Friday, February 1, 2008

War and Canon for M.L.E.

The following is a prose-poem I wrote when my father died almost twenty years past. I was nineteen. He is buried in the town of his birth, Ada, Minnesota, in the northwest corner of the state, just east of the border with North Dakota, the Red River Valley. My father used to repeat a number of humorous cliches, one of which was "What do you know about war? You never fired a cannon." This is a deeply personal poem, but I share it with any who care to read it because I am intrigued by my young, naive, theological thoughts, blended, as they were, with philosophy, and even pagan ideas. I was trying to work those things out. I guess I still am. Anyway, maybe you'll find it interesting too.

War & Canon for M. L. E.

I don't know much about war and
I've never fired a cannon, but
I know what it is to be 19 and
to lose a man I did not realize that
I was just beginning to want to know.

Often required is just such a shot straight
between the eyes to wake the dead;
it is a most unoriginal theme, after all, death
giving rise to life.
It took your death to begin my life;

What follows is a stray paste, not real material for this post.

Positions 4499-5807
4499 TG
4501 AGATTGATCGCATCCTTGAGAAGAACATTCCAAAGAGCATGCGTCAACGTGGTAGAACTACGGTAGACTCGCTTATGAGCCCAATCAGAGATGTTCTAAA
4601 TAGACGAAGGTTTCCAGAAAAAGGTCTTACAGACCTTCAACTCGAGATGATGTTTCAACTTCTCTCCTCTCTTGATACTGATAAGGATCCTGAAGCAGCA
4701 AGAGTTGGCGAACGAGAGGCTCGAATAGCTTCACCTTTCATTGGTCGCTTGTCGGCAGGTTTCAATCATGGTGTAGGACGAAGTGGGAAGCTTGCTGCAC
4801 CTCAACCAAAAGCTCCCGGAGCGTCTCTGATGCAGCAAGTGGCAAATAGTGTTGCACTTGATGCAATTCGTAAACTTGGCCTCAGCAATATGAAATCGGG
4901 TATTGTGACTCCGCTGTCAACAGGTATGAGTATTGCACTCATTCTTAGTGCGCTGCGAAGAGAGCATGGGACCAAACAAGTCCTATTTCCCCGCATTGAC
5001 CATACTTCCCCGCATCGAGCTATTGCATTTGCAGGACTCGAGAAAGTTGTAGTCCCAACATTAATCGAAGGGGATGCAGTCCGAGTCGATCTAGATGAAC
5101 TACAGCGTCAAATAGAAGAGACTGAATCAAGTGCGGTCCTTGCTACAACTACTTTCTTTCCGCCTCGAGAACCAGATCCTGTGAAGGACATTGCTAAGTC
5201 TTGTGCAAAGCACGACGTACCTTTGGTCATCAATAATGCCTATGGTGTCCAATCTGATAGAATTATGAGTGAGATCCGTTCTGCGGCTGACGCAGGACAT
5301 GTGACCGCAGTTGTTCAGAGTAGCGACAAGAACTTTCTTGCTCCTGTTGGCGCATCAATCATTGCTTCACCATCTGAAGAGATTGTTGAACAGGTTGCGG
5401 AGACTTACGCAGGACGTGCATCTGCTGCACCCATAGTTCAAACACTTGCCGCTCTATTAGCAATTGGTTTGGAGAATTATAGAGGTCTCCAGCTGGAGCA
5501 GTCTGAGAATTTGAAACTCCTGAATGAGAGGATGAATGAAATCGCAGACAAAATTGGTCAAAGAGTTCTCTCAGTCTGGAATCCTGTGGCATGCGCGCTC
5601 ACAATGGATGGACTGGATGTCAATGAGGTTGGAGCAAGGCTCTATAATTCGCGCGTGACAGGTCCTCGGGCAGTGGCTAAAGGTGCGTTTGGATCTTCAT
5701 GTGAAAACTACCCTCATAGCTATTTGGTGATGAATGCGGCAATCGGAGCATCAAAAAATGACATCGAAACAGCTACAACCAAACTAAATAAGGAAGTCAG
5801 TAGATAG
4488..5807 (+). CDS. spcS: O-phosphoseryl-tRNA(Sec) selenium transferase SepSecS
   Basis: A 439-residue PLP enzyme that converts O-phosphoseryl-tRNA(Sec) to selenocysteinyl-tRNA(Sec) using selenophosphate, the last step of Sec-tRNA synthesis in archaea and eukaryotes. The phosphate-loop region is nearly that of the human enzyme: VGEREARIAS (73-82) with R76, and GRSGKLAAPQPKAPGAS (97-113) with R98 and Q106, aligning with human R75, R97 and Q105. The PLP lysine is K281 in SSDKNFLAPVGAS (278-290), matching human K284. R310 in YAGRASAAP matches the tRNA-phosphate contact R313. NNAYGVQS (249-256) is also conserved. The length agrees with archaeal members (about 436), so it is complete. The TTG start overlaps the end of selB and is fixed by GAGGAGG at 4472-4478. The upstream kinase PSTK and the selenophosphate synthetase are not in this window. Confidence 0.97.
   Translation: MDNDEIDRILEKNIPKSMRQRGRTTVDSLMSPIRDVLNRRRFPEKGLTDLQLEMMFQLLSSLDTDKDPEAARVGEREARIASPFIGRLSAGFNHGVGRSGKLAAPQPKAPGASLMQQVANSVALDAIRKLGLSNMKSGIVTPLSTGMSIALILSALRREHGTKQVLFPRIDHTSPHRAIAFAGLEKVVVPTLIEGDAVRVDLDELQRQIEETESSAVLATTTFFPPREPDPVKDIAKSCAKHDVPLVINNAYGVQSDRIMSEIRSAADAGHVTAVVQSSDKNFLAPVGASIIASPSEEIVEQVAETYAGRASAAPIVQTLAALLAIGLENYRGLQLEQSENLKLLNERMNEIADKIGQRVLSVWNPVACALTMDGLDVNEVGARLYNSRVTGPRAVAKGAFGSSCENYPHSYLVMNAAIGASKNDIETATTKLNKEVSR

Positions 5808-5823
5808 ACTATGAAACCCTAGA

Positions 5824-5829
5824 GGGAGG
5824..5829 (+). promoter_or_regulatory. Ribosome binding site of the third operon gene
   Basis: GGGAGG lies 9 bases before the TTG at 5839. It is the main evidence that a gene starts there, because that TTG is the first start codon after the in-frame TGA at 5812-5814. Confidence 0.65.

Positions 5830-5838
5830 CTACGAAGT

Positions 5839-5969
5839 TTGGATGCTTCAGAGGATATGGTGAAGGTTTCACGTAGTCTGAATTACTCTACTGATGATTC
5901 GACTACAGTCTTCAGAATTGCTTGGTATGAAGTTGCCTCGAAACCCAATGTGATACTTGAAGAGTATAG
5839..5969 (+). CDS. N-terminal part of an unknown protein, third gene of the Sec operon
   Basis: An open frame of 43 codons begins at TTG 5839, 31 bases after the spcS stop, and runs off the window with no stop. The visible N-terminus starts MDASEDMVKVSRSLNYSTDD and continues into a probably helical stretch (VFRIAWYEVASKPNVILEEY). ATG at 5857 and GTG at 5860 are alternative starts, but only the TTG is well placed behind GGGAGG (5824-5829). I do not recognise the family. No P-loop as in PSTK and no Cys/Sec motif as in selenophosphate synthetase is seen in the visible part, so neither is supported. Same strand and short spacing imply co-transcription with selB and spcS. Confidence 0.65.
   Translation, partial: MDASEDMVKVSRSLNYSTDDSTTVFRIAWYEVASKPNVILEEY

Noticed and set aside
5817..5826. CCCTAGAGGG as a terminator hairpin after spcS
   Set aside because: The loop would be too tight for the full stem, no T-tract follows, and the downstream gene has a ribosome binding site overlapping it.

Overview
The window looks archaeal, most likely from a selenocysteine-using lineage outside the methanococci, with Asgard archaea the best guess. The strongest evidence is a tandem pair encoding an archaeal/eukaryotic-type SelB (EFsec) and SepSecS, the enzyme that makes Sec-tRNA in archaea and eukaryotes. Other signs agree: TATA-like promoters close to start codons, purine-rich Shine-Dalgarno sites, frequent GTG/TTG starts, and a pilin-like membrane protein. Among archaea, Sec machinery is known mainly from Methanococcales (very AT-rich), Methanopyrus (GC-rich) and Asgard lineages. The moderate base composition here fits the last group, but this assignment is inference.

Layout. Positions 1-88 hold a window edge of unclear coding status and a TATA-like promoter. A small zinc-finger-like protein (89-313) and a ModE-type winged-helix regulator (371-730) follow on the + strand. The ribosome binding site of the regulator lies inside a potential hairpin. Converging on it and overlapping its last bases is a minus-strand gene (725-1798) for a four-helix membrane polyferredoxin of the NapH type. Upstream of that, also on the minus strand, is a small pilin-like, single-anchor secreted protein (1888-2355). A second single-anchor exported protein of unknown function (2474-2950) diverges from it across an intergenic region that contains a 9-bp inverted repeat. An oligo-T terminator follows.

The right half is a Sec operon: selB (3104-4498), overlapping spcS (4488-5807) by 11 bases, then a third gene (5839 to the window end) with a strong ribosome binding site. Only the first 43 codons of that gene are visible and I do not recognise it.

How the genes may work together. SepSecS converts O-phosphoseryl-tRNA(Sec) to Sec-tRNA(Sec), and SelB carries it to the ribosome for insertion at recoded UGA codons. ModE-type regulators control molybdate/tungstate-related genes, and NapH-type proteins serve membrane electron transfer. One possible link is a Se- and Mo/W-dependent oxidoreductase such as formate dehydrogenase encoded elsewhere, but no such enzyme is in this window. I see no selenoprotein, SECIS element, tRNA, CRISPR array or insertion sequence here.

I did not want it to happen, yet I have benefited.
Shall I be thankful?

Where is my family? Scattered south, west;
You have made your home in Northern Ground.
I would not pretense nor blaspheme that
your voice is heard in the whispering of wild rice;
but what is it that sombers my soul driving
north highway nine?
For, now I am drawn.
To my father, yes, but to my father's land.
I find no physical footing upon where I stand;
I am drawn to a spiritual footing in this Northern Land.

Mother is fine. She has found second love and another
in her.
Second love, less not than first, nevertheless, second.
Happy, now, and complete.
Your children struggle. Yet, this is good.
Your firstborn is successful, a wonderful mother with
two marvelous children.
I know not her struggle, yet, she grows and learns,
possible not without struggle.
Your second lives struggle and struggle has lived her.
At times it seems she has not been dealt a fair hand
in life; she does not complain or ask for pity,
she is strong.
I am your youngest, the one who knew you least.
I struggle mostly with myself.
Childhood was pleasant and without incident;
highschool was not as bad as it might have seemed.
But I was dead.
God shot me straight between the eyes and woke me up!
You died, and now I live.
Am I thankful?
I thank God that His mysterious will is done.
Thank you.

What have you taught me; to be a lover and not
a fighter? I am neither.
Yet, I do love, and passionately. Patience, gentleness;
thine virtues, now mine. Thank you.
I have neither your work nor your strength yet,
I have my mind because of your work
and your strength.
I have your will, now, to love God;
His gift to us both.
Yet, still, I know little about war and
I've never fired a cannon.

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